Thursday, July 30, 2015

How taxpayer bucks were spent in 2011

As 2011 comes to a close, we decided to take a look back at the year's best and worst uses of taxpayer money. Here's what we came up with. Be sure to give us your own list in the comments.

How taxpayer bucks were spent in 2011

The state should have put the kibosh on the Liquor Control Board´s wine kiosks much earlier.
The state should have put the kibosh on the Liquor Control Board's wine kiosks much earlier. Evan Trowbridge

As 2011 comes to a close, we decided to take a look back at the year's best and worst uses of taxpayer money. Here's what we came up with. Be sure to give us your own list in the comments.

$6 million-$11 million: The Sheriff's Office paid $6 million-$11 million in "excess fees" to two companies owned by James Davis, the brother of a high-ranking sheriff's employee, according to Controller Alan Butkovitz. That's just the money that the controller is sure was excess money. The sheriff actually paid Davis' companies more than $206 million from 2005 to 2010. And the companies failed to distribute all the money they recovered from sheriff sales to people who lost their homes.

$1 million: The Pennsylvania Liquor Control Board's wine kiosks cost the state $1 million to operate — and brought in only $200,000 in sales, according to an August report from state Auditor General Jack Wagner. Then, in September, the kiosk manufacturer defaulted on the $1 million bill it owed the state. That prompted Pennsylvania to finally put the kibosh on the perestroika-like experiment.

$1.5 million: Last fiscal year, it cost the city $1.5 million to pick up the litter — and that doesn't include regular trash pickup. There are trash cans everywhere! What a waste of money.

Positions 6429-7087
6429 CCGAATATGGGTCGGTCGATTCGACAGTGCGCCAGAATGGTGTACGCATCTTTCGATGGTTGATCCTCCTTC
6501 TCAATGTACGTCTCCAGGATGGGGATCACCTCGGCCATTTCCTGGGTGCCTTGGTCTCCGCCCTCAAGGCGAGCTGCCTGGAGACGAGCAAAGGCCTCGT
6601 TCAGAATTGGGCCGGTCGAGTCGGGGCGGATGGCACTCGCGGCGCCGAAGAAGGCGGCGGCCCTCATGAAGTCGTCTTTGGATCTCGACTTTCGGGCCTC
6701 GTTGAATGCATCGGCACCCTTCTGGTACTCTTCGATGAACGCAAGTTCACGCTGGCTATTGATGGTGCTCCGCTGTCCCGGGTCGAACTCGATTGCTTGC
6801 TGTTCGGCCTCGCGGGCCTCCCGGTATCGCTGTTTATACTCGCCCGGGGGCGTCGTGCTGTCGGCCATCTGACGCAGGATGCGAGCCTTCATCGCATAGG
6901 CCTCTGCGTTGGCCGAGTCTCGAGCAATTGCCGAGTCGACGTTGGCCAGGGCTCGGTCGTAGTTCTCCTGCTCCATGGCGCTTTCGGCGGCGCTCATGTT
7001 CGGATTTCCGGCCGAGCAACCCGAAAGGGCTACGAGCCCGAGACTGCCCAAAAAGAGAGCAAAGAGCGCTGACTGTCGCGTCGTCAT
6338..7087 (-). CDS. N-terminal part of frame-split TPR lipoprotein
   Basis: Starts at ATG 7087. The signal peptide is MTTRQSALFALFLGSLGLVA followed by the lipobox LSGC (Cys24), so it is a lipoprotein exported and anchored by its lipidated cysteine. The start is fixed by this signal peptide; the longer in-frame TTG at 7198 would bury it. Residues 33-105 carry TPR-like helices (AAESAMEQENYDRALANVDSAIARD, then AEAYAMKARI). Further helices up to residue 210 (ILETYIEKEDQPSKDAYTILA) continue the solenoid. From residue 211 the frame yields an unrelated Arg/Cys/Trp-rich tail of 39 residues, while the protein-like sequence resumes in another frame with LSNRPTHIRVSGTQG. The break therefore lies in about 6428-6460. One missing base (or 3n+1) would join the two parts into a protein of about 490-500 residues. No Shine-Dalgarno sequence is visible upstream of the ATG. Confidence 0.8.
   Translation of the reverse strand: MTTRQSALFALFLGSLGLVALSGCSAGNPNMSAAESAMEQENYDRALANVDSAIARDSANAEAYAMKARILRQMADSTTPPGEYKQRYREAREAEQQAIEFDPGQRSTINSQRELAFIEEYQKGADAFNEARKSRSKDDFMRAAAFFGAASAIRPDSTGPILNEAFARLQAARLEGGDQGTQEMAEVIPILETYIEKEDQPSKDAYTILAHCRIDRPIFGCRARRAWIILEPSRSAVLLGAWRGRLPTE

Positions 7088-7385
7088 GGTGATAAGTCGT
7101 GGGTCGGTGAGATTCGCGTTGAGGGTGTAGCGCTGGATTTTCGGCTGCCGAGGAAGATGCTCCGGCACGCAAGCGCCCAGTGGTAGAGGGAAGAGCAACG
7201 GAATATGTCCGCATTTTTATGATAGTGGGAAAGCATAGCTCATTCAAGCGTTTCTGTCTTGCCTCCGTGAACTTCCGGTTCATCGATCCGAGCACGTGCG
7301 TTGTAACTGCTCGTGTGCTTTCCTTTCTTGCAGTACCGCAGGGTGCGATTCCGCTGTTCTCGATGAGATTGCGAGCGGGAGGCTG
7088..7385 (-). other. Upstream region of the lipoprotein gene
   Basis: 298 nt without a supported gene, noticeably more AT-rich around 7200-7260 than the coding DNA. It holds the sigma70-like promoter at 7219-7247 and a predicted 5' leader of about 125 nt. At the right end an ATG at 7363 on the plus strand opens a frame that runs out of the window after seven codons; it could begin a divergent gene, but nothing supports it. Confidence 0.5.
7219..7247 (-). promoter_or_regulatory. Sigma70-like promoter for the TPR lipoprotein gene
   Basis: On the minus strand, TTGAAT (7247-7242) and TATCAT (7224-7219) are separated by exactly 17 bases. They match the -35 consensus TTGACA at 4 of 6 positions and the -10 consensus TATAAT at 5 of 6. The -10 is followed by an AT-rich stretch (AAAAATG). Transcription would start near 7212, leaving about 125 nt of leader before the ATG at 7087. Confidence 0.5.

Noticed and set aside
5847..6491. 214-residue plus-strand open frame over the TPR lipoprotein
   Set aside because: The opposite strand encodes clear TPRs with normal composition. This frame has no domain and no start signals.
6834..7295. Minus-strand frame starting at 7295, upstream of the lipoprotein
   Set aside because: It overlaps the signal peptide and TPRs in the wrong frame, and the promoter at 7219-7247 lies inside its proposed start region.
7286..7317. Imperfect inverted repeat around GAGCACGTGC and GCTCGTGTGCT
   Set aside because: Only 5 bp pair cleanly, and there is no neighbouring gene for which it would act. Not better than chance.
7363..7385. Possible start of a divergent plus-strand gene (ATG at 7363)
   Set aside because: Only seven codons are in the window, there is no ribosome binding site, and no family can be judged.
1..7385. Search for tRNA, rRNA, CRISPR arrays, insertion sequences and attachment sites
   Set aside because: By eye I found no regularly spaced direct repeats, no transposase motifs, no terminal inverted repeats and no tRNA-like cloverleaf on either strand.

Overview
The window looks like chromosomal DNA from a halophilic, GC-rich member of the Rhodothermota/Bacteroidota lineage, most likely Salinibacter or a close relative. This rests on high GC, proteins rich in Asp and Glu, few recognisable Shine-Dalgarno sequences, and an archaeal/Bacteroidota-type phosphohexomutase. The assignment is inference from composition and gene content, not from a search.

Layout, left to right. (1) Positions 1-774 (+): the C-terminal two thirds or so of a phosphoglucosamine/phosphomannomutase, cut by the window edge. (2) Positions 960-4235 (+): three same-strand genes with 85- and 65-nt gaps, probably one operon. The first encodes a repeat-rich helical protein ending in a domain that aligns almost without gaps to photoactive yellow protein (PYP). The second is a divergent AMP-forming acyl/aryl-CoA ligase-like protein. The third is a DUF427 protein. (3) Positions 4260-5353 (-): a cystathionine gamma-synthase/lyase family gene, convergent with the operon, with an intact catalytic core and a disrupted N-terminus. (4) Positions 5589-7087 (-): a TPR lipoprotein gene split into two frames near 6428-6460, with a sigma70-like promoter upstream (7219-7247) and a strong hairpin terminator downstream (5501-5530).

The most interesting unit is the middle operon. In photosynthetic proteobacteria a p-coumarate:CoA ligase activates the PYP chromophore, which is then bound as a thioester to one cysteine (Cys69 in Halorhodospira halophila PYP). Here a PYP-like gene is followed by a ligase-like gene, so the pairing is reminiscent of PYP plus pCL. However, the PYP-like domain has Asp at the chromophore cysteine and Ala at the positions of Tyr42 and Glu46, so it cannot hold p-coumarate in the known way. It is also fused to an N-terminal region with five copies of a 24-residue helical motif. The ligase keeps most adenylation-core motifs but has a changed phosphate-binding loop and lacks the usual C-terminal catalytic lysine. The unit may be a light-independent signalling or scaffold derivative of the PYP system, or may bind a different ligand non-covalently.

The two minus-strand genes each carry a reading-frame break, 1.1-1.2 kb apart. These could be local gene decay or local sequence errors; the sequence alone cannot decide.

$280 million: According to the Pennsylvania Budget and Policy Center, state government has missed out on $280 million in revenue (so far) by failing to impose an extraction tax or impact fee on natural gas — despite that the great majority of gas-producing states have one.

$905,000: Ah, Arlene Ackerman. Expensive to hire, extremely expensive to fire. To get the former schools superintendent out of town, the district gave her a buyout of $905,000 (she also collected $83,000 for unused personal and vacation days, and subsequently applied for unemployment).

$12 million: This summer, city workers hit the streets to fix our broken property-tax system. For years, local government has unfairly, inaccurately assessed homes. The city was wise to put $12 million into the Office of Property Assessment this fiscal year to fix this.

$810,000: In 2011, the Philadelphia Board of Ethics cracked down on campaign-finance violations and took on the daunting task of writing regulations for lobbyists in the city. It did all of this with a budget of just $810,000.

$2 million: For the first time in more than 50 years, the city is getting a new zoning code, which will help bring much new development and vibrancy to the city. Writing the code was a long, complicated process, and totally worth the $2 million it cost.

The best taxpayer money spent in 2011 probably didn't make the news — rather, it went to pay an EMT saving a life, a social worker helping a kid, a firefighter putting out a fire, a cop breaking up a fight. We here beat up the government a lot, but we're glad for much of its work, and we wish it the best in the New Year.

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About this blog
Every year, city government spends slightly more than $4 billion. Where does all that money come from? More importantly, where does it go? Are we getting the most bang for our tax buck? “It's Our Money” is a joint project between Philadelphia Daily News and WHYY, funded by the William Penn Foundation, designed to answer these questions.

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